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European Commission Requests that Spain Eliminate Discrimination Against Non-Resident Individuals’ Rental Income

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The Commission has drawn attention to Spain for not according equal treatment to resident and non-resident individuals regarding their rental income

On 7 March 2019, the European Commission (“Commission”) published its infringement package, indicating those Member States that are not in compliance with European Union (EU) law, and setting out the precise circumstances of this. In this communication, the Commission expressed its concern regarding Spain’s treatment of rental income of immovable property from Spanish resident and non-resident individuals.

Spanish Personal Income Tax (PIT) law grants a reduction to landlords when they rent their properties to tenants that use these properties as their main residence. This reduction is equivalent to 60% of the income arising from the rent and is only applicable if this income qualifies as income from immovable property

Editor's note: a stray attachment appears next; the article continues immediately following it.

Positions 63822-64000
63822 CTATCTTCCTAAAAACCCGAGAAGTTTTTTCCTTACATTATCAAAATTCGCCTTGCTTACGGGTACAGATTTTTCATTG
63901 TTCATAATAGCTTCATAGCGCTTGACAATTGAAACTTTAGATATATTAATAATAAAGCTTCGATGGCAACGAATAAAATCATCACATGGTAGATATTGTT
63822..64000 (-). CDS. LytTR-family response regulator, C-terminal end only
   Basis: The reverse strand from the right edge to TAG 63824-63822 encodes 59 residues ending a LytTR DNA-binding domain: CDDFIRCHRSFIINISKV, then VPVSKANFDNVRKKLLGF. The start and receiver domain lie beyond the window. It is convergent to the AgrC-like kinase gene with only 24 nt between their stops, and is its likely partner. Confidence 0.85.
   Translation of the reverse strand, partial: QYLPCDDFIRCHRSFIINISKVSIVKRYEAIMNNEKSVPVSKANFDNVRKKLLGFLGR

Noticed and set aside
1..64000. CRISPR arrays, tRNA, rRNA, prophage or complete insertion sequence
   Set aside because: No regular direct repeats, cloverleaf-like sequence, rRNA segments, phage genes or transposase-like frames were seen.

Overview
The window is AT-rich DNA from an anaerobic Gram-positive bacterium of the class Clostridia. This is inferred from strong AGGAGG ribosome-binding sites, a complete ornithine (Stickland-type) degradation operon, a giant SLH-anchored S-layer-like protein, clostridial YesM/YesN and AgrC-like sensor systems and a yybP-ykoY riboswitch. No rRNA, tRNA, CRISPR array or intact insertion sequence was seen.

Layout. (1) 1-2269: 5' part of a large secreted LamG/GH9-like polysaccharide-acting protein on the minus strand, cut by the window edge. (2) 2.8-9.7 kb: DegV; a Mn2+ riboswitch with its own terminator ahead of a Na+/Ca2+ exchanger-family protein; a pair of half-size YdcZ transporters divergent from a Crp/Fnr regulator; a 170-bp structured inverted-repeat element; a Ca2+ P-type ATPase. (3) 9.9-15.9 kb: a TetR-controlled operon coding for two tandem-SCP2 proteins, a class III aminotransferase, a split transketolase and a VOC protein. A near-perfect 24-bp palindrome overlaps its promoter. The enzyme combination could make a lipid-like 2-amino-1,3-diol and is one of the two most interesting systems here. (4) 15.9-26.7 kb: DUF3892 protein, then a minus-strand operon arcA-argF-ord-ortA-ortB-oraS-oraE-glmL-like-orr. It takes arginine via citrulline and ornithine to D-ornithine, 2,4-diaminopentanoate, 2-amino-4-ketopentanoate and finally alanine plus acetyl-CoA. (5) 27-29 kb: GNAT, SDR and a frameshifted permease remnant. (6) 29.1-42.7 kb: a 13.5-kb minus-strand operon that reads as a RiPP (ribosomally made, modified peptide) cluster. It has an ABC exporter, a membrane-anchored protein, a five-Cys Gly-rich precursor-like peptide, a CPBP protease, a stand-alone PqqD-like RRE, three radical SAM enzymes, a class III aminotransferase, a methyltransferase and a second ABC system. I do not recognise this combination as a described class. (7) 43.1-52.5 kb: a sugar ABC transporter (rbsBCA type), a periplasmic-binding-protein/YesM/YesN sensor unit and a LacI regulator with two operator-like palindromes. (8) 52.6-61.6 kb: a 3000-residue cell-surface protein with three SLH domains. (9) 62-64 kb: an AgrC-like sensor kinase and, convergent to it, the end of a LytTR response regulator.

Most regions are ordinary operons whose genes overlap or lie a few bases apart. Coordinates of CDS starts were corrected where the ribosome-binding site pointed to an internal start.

Spain, as stated in the double tax treaties that it has concluded with other EU Member States, normally has the right to tax income from immovable property when the real estate asset is located in Spain. However, the 60% reduction is not available in the non-resident law and thus non-resident individuals having real estate properties in Spain are not eligible for this reduction.

To this end, the Commission considers that the fact of treating Spanish resident individuals differently from EU resident individuals constitutes a restriction on the free movement of capital enshrined in Article 63 TFEU.

Hence, Spain is now required to take steps to modify its non-resident legislation and to allow EU residents to benefit from the reduction. If Spain does not take such steps, the Commission will seek to bring Spain before the Court of Justice of the EU with a view to obtaining a decision requiring Spain to undertake the necessary legislative modifications.

The discussion between Spain and the EU in terms of non-compliance with the principle of free movement of capital within the EU is once again open and now regarding individuals. It will be necessary to closely monitor how this discussion progresses in future

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